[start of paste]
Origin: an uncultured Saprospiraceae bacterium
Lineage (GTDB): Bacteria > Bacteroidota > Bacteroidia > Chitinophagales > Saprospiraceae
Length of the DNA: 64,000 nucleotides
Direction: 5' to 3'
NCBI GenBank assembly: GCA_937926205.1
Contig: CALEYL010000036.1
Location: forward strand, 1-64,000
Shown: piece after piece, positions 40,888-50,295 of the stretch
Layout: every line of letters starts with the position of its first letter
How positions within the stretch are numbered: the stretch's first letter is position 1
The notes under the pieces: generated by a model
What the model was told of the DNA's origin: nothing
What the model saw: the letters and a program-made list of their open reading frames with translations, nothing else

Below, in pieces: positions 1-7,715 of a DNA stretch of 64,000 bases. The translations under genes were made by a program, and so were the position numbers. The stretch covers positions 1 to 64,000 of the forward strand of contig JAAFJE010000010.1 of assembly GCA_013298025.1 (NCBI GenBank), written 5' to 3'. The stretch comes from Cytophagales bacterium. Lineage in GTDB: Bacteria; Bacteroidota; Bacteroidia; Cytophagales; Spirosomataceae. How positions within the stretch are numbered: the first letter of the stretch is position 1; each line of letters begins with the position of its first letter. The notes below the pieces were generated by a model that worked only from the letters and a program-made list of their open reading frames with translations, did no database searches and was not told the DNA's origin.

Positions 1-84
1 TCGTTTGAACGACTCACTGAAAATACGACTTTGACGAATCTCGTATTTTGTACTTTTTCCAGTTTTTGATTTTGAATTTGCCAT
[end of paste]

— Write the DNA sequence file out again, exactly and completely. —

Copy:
Origin: an uncultured Saprospiraceae bacterium
Lineage (GTDB): Bacteria > Bacteroidota > Bacteroidia > Chitinophagales > Saprospiraceae
Length of the DNA: 64,000 nucleotides
Direction: 5' to 3'
NCBI GenBank assembly: GCA_937926205.1
Contig: CALEYL010000036.1
Location: forward strand, 1-64,000
Shown: piece after piece, positions 40,888-50,295 of the stretch
Layout: every line of letters starts with the position of its first letter
How positions within the stretch are numbered: the stretch's first letter is position 1
The notes under the pieces: generated by a model
What the model was told of the DNA's origin: nothing
What the model saw: the letters and a program-made list of their open reading frames with translations, nothing else

Below, in pieces: positions 1-7,715 of a DNA stretch of 64,000 bases. The translations under genes were made by a program, and so were the position numbers. The stretch covers positions 1 to 64,000 of the forward strand of contig JAAFJE010000010.1 of assembly GCA_013298025.1 (NCBI GenBank), written 5' to 3'. The stretch comes from Cytophagales bacterium. Lineage in GTDB: Bacteria; Bacteroidota; Bacteroidia; Cytophagales; Spirosomataceae. How positions within the stretch are numbered: the first letter of the stretch is position 1; each line of letters begins with the position of its first letter. The notes below the pieces were generated by a model that worked only from the letters and a program-made list of their open reading frames with translations, did no database searches and was not told the DNA's origin.

Positions 1-84
1 TCGTTTGAACGACTCACTGAAAATACGACTTTGACGAATCTCGTATTTTGTACTTTTTCCAGTTTTTGATTTTGAATTTGCCAT